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FDA Proposes New Condom Labeling Guidelines

November 10, 2005

New Rules Could Decrease Condom Use, Put Lives at Risk

In response to political pressure from social conservatives, the U.S. Food and Drug Administration has proposed changes to the existing labels for male condoms to include irrelevant and extraneous information that will only confuse condom users and may even discourage them from using condoms altogether. The FDA, while rightly recommending the label say that condoms used correctly and consistently greatly reduce the risk of pregnancy and HIV, suggests confusing information about the role of condoms in preventing human papilloma virus and genital herpes, and inaccurate information on nonoxynol-9. The proposed rules will be published in the Federal Register on November 14th, which will begin a 90-day comment period during which the public can respond.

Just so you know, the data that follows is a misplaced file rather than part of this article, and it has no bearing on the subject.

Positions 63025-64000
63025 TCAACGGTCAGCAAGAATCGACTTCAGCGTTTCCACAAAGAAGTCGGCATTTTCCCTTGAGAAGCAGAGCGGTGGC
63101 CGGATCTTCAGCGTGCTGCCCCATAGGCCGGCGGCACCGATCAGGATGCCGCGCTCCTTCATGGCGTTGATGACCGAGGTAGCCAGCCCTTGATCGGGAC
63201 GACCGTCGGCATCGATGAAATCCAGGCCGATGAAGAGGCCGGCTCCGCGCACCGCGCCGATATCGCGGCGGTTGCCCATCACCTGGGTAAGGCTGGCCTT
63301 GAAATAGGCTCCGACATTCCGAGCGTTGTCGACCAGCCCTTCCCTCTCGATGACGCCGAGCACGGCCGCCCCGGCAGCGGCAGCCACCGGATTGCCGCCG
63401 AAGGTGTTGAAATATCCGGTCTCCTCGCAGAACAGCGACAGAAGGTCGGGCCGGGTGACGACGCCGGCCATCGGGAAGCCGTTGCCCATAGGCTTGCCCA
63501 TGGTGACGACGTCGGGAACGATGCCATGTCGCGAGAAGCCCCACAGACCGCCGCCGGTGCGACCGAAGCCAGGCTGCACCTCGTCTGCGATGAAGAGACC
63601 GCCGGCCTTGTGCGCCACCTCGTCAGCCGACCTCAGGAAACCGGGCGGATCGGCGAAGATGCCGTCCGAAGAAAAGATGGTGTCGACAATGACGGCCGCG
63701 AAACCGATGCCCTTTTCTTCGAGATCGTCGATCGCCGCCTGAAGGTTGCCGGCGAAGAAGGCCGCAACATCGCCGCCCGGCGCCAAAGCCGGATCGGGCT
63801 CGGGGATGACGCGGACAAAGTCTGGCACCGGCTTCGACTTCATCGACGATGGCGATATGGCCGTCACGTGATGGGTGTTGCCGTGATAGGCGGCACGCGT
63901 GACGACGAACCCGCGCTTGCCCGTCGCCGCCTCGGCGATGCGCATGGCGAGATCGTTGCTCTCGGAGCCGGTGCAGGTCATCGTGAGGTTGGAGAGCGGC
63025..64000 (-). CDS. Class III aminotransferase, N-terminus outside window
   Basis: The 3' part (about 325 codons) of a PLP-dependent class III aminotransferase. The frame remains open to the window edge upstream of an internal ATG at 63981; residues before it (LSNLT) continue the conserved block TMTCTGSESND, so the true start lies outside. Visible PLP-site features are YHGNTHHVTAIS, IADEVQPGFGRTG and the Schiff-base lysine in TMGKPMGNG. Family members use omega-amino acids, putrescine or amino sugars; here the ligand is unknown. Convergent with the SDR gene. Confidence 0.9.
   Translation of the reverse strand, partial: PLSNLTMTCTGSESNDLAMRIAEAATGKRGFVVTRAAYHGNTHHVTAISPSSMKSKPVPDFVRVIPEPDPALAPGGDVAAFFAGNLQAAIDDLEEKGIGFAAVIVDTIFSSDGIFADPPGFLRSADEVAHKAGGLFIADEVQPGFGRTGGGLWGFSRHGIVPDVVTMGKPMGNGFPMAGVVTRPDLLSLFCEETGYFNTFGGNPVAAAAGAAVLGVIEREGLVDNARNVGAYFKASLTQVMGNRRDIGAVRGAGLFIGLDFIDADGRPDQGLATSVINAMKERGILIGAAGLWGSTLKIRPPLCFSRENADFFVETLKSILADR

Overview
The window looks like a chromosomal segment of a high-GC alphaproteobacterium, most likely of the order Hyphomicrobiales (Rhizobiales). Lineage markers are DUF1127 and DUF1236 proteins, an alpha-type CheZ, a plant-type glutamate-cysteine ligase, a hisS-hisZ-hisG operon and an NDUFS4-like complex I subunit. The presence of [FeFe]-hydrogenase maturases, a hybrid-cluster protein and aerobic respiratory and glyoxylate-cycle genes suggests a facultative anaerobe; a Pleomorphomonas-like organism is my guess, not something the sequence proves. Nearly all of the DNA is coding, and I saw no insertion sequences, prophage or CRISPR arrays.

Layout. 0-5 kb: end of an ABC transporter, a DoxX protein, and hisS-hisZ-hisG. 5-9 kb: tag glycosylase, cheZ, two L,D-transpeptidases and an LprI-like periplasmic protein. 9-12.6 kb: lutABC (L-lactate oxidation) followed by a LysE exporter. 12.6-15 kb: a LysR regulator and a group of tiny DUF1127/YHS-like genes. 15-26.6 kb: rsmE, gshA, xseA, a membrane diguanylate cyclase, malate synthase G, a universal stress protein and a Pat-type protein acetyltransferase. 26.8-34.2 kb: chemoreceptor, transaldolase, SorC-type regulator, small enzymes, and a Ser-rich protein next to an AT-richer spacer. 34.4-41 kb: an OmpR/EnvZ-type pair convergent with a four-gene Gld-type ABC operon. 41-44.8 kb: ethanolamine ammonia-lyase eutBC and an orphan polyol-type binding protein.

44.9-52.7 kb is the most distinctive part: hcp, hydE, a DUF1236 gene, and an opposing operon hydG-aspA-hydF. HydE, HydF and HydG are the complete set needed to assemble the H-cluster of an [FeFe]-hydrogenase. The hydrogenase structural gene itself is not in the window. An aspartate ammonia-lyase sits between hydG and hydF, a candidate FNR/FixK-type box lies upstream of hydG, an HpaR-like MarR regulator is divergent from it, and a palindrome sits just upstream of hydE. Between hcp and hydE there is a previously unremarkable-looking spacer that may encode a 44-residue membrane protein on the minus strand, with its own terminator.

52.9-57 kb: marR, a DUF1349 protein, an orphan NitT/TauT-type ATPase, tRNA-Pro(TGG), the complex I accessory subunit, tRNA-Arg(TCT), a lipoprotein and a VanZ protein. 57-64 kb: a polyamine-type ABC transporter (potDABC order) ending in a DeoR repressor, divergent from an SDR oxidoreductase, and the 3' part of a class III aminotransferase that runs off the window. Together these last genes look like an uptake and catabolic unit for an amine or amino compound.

Nearly one in five contraceptive users in the United States rely on the male latex condom, which is 98% effective at preventing unwanted pregnancy when used correctly and consistently and is impermeable to even the smallest of sexually transmissible viruses. Yet, opponents are engaged in an active campaign to undermine public confidence in the effectiveness of condoms, putting people’s lives and health at risk.

Click on the links below for more information.

Facts about contraceptive use in the United States

Condoms, contraceptives and nonoxynol-9

Condoms, contraceptives and nonoxynol-9

Campaign to disparage condoms threatens prevention efforts

HPV as a public health and political problem